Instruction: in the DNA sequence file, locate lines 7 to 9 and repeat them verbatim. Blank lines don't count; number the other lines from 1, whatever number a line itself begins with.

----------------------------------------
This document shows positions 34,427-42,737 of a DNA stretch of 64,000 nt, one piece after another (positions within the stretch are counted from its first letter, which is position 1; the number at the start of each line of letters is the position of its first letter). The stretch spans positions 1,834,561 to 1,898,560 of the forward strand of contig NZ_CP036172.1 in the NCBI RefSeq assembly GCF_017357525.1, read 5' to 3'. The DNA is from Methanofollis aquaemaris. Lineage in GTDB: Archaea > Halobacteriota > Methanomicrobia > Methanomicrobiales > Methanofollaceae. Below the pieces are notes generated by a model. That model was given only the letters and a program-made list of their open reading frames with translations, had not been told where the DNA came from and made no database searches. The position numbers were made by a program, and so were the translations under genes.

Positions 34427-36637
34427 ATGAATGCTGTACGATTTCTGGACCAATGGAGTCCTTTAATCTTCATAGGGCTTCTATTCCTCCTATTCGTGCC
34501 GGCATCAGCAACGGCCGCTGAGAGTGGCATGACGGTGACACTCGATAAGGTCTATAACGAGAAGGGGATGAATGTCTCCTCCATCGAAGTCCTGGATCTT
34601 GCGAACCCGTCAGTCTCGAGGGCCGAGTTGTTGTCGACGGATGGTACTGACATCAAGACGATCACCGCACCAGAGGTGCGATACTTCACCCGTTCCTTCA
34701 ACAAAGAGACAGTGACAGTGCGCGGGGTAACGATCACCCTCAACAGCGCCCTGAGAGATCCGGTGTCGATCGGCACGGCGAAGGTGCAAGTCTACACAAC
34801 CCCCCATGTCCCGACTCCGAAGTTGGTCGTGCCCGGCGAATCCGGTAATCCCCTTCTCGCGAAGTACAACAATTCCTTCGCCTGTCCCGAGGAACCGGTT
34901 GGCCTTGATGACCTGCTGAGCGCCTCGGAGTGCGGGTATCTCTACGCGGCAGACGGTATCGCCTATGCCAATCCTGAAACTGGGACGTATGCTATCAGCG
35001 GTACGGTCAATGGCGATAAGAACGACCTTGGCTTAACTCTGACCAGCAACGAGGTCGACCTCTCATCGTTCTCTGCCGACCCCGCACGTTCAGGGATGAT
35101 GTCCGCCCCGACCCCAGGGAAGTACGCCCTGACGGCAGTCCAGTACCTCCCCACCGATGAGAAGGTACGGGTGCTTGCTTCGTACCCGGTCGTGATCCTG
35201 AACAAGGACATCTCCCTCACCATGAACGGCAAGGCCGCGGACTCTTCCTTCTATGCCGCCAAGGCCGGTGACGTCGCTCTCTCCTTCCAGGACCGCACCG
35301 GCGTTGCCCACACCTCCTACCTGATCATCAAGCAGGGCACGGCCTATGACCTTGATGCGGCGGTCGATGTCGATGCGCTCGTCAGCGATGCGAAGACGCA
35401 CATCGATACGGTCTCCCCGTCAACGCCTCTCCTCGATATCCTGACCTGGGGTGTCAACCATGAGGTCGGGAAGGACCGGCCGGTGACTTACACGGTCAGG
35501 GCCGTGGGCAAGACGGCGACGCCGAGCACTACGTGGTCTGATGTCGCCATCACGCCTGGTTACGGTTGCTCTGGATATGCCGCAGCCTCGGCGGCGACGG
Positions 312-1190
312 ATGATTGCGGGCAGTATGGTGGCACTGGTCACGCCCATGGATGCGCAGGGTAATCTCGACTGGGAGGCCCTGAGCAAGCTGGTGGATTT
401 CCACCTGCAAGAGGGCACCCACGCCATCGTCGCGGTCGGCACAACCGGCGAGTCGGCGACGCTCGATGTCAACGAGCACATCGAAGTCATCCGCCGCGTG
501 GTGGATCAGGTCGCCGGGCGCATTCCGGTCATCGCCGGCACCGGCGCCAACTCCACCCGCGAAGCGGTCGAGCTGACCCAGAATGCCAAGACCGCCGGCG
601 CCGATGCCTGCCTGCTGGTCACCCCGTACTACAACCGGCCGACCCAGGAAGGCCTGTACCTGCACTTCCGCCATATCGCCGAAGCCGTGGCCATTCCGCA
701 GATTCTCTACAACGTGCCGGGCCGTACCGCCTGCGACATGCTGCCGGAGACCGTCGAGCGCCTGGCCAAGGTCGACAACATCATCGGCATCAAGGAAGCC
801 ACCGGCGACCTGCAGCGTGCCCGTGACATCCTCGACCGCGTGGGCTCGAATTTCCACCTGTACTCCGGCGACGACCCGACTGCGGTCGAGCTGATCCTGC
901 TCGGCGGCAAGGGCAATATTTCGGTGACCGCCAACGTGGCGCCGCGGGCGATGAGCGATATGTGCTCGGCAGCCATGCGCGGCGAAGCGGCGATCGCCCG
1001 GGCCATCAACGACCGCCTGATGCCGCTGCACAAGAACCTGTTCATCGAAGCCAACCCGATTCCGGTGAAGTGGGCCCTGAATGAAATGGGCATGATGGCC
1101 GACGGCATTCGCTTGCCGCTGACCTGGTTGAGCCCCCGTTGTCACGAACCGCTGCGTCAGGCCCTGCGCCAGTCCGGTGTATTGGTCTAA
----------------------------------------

34801 CCCCCATGTCCCGACTCCGAAGTTGGTCGTGCCCGGCGAATCCGGTAATCCCCTTCTCGCGAAGTACAACAATTCCTTCGCCTGTCCCGAGGAACCGGTT
34901 GGCCTTGATGACCTGCTGAGCGCCTCGGAGTGCGGGTATCTCTACGCGGCAGACGGTATCGCCTATGCCAATCCTGAAACTGGGACGTATGCTATCAGCG
35001 GTACGGTCAATGGCGATAAGAACGACCTTGGCTTAACTCTGACCAGCAACGAGGTCGACCTCTCATCGTTCTCTGCCGACCCCGCACGTTCAGGGATGAT